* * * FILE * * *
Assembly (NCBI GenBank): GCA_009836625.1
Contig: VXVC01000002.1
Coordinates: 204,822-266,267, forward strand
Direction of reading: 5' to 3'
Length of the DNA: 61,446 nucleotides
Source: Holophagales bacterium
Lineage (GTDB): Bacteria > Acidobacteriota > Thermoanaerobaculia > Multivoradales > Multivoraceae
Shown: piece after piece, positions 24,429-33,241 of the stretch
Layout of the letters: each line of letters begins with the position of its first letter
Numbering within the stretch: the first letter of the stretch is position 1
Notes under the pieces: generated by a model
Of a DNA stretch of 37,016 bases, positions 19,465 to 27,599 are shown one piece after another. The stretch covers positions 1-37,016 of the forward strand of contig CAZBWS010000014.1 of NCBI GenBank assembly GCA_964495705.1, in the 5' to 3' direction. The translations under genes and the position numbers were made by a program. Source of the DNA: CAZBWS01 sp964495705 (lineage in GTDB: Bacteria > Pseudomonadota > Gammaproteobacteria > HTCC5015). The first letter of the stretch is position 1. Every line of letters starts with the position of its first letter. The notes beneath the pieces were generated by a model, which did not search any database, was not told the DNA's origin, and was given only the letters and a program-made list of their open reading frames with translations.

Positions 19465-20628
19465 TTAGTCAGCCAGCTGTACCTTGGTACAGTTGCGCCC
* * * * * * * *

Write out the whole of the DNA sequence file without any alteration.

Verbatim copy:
Assembly (NCBI GenBank): GCA_009836625.1
Contig: VXVC01000002.1
Coordinates: 204,822-266,267, forward strand
Direction of reading: 5' to 3'
Length of the DNA: 61,446 nucleotides
Source: Holophagales bacterium
Lineage (GTDB): Bacteria > Acidobacteriota > Thermoanaerobaculia > Multivoradales > Multivoraceae
Shown: piece after piece, positions 24,429-33,241 of the stretch
Layout of the letters: each line of letters begins with the position of its first letter
Numbering within the stretch: the first letter of the stretch is position 1
Notes under the pieces: generated by a model
Of a DNA stretch of 37,016 bases, positions 19,465 to 27,599 are shown one piece after another. The stretch covers positions 1-37,016 of the forward strand of contig CAZBWS010000014.1 of NCBI GenBank assembly GCA_964495705.1, in the 5' to 3' direction. The translations under genes and the position numbers were made by a program. Source of the DNA: CAZBWS01 sp964495705 (lineage in GTDB: Bacteria > Pseudomonadota > Gammaproteobacteria > HTCC5015). The first letter of the stretch is position 1. Every line of letters starts with the position of its first letter. The notes beneath the pieces were generated by a model, which did not search any database, was not told the DNA's origin, and was given only the letters and a program-made list of their open reading frames with translations.

Positions 19465-20628
19465 TTAGTCAGCCAGCTGTACCTTGGTACAGTTGCGCCC